|Posted on:||Thursday, 14th September, 2023|
We are delighted to announce our part in Climate Just Communities, a new initiative seeking climate justice in communities severely impacted by climate change. Funded by the Scottish Government, CBM UK will provide disability inclusive advice and support to new programmes which will seek to combat the significant challenges posed by climate crises in Rwanda and Zambia.
Climate Just Communities is an exciting new initiative engaging local communities in meaningful responses to climate-related issues and emergencies in Rwanda, Zambia and Malawi.
The programme will be funded by the Scottish Government through their Climate Justice Fund. Following two successful group bids to this Fund, CBM UK will be part of one consortium led by Scottish Catholic International Aid Fund (SCIAF), Trocaire and five local partners in Rwanda (including long-term CBM partner NUDOR, the National Union of Disabilities Organisations of Rwanda), and another consortium led by NIRAS Group (UK) Ltd, with Tearfund and local partners in Zambia including Disability Rights Watch. Each consortium has been awarded an £8 million contract to fund the project.
CBM UK’s role will be to provide disability inclusion advice and programme assistance as the Climate Just Communities project is designed and delivered. People with disabilities, especially those living in poverty, are among those hit hardest by climate change but rarely included in responding to it, despite being experts in understanding the needs and pursuing a solutions-based approach to the issues. We seek their full inclusion in responses to climate change, from initial programme design through to delivery and evaluation. A fully inclusive approach also ensures other marginalised groups will not be left out, and so entire communities benefit.
CBM UK’s CEO Kirsty Smith says,
“It is of vital importance that people with disabilities are consulted at every stage of planning a community’s response to climate-related responses and emergencies. As experts in understanding their own context and identifying their needs and capabilities, people with disabilities have a crucial role to play in building innovative solutions. This is a really exciting opportunity for CBM UK to influence climate action to be more inclusive, and to cement our strong partnerships with NIRAS and with SCIAF.”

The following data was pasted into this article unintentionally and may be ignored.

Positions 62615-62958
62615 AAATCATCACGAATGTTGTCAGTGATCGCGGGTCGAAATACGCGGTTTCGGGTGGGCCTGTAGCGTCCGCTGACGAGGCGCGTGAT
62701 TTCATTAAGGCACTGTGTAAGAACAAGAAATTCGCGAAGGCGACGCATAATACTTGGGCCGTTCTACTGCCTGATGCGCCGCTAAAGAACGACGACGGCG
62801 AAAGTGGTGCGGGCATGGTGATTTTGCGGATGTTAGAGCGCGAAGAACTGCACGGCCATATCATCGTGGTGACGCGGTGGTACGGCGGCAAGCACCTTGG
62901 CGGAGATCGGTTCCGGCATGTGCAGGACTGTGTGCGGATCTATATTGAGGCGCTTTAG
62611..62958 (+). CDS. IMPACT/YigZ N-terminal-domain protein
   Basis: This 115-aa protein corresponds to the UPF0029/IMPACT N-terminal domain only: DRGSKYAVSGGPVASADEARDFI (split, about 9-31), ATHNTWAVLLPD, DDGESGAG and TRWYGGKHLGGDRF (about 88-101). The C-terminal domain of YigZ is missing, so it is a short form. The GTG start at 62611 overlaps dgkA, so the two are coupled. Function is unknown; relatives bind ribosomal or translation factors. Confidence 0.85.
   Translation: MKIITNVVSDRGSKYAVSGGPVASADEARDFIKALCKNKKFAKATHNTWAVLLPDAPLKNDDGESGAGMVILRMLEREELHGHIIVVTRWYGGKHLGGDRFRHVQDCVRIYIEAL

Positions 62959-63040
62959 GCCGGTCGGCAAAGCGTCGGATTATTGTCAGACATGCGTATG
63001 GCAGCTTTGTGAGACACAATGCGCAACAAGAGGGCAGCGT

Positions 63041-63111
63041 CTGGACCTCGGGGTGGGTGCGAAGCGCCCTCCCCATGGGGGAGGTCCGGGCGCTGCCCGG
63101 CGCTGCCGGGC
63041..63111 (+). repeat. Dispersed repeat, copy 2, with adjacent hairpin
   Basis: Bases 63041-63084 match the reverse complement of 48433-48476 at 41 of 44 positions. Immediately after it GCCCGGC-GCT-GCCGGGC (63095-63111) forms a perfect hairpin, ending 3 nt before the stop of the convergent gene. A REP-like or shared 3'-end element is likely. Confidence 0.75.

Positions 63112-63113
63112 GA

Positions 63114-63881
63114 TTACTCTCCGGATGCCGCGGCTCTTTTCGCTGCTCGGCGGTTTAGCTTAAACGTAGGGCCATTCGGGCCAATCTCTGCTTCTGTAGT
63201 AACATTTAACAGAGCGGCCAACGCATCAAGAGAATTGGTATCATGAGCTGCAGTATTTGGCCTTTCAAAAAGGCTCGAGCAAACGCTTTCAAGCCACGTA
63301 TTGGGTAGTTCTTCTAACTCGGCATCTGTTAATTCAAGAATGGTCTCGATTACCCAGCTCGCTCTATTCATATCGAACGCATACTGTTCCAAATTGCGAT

Lorraine Currie, SCIAF’s Director of Integral Human Development said:
“You don’t have to look far to see the devastation the changing climate is causing around the world. It is those living in some of the world’s poorest places who are bearing the brunt of these catastrophes, despite contributing the least to the climate crisis. This £8 million contract from the Scottish Government is a significant achievement, reinforcing our commitment to collaborating with local communities and drawing on their expertise. Working together with our partners, we will combat the material and social effects of climate change, to secure a promising future for the people of Rwanda.”
Karen Smith, NIRAS Project Director says,
“Climate change is a key threat to development in Zambia. The country is experiencing increased frequencies of extreme weather events such as drought and seasonal floods, which disproportionately affect poor, rural households. In the design and delivery of the CJC Zambia programme, we seek to meaningfully engage traditionally marginalised community members, including people with disabilities, to take action in building resilience to the material and social impacts of climate change, to advocate for climate justice, and to create long-term sustainable change. We are thrilled to be working with CBM UK and our local disability inclusion partner Disability Rights Watch to ensure that the needs and priorities of people with disabilities are at the forefront of CJC Zambia, and we look forward to a productive partnership.”
CBM UK offers advisory services to organisations who want to make their work more disability inclusive.
Read more about our Technical Advisory Services here.
Main image: A woman sweeps the ground outside her house in Miyove, Rwanda. Credit CBM UK/Habimana